We would also like to mention some other places that can use volunteers.  The Tampa Bay SPCA in Largo currently has a large amount of rabbits, and could certainly use volunteers.  If you live in the Port Charlotte/Englewood area, Suncoast Humane Society is another organization that could use volunteers.  They mainly focus on dogs and cats, but sometimes have small critters (we pull from them when we can).  Volunteering for a rescue organization is a wonderful way to give to the animals.

Thank you for your time, and Merry Christmas and Happy Holidays to everyone.

Tuesday, October 23, 2012

The Adoption Process

We often get asked questions about our adoption process.

How long does it take?  
Does it matter if I've never had a bunny/piggy before?  
What sort of questions do I need to answer?

Well, I am about to give you an insider's look at our end of the adoption process, and I will give you some tips for facilitating the adoption process!

Every day, the rescue receives lots of emails and messages.  We get inquiries via Petfinder, our email on our website, adoption questionnaires, and messages/comments on Facebook.  A great many of them are messages looking to surrender animals (we are currently closed to surrenders).  Some are adoption inquiries.  We also receive questions about animal care, vet recommendations, and behavioral issues.  With only a handful of us to answer these, it can get a little overwhelming sometimes!  We do our best to respond in a timely manner, but we do all have our own lives to deal with as well.  Adoption hint: If you don't hear back from us within a few days, please send us a polite message to ask if we received your inquiry.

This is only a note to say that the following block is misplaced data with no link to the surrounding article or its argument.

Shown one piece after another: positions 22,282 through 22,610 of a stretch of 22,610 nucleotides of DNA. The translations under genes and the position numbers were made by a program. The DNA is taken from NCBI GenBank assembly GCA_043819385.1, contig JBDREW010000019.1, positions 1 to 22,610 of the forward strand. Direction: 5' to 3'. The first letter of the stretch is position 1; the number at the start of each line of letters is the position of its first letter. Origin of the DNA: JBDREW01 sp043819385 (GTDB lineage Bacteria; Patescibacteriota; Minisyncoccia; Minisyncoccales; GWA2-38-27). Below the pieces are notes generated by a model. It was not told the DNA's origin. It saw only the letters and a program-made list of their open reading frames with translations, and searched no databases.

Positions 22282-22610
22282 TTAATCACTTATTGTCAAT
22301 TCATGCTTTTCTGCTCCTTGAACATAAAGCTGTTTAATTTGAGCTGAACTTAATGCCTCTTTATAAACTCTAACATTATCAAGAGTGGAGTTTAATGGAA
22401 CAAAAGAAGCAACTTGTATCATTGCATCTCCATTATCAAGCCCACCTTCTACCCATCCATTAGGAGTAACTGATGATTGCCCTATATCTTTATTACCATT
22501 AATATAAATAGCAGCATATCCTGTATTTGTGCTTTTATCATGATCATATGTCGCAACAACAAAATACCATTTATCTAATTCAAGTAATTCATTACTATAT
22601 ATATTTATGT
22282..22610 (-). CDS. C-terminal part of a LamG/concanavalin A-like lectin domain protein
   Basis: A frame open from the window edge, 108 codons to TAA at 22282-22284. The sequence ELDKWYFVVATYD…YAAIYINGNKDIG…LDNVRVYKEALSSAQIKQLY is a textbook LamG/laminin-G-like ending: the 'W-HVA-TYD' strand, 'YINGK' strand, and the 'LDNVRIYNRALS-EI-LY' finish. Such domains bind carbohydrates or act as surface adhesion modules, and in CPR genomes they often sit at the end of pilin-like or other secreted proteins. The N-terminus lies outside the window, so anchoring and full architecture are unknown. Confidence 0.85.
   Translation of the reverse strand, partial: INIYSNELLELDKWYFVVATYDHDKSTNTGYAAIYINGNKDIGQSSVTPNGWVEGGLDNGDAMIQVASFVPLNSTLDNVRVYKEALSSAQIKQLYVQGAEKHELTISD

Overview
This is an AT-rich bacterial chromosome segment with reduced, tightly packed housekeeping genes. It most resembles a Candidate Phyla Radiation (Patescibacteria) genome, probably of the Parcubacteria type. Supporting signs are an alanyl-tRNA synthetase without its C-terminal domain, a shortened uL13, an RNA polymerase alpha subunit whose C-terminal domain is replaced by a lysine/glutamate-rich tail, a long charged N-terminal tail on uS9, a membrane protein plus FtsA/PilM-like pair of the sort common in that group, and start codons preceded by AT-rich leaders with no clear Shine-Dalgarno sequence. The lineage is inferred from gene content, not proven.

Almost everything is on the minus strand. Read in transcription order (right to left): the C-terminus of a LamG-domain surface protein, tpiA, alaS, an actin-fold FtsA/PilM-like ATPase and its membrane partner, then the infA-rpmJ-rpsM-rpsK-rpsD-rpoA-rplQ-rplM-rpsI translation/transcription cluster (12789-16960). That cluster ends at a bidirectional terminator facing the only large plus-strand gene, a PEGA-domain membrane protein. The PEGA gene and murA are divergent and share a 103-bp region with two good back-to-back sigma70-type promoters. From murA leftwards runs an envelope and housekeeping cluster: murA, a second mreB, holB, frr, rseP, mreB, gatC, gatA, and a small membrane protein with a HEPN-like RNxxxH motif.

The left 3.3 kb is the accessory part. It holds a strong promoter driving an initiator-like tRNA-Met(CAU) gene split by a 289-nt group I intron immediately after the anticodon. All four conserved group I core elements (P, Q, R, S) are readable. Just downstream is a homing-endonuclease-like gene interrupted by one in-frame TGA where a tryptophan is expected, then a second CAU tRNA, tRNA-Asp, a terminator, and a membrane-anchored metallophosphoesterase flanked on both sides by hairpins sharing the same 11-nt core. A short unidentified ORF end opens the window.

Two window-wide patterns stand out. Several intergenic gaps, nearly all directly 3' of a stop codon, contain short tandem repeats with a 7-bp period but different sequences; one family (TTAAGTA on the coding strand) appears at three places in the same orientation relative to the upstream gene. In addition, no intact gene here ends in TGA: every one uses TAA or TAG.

We receive all manner of crazy emails and requests.  Just when we think we've heard it all, something else comes along that leaves us scratching our heads!  Sometimes people include notes with the adoption questionnaire telling us that they think a particular question is ridiculous (this does not give us a good first impression).  Believe me, we have our reasons for asking each and every question!  We get the occasional "My grandson's 4th birthday is tomorrow, and I need a bunny by 2pm!" (Needless to say, this request will be denied).  We've had volunteers cursed at because we do NOT adopt unaltered rabbits out for breeding purposes.  We've had volunteers yelled at because we do not do unapproved on-site adoptions.  We've been told that keeping an angora on anything but wire will "ruin his fur" (she wanted to adopt him to spin his fur - she was denied).  I've had someone call and say, "I want a bunny for my one year-old.  He's really good with animals."  Your one year-old may be more gentle than most, but he is still one!  We are certainly not opposed to adopting to a family with a one year-old, but we will not adopt out a pet as a pet for a one year-old.  We also have people call the rescue line in the middle of the night, or call/text the rescue line 20 times in a row.  Adoption hint: Calling/texting the rescue line over and over will not get you an answer any faster!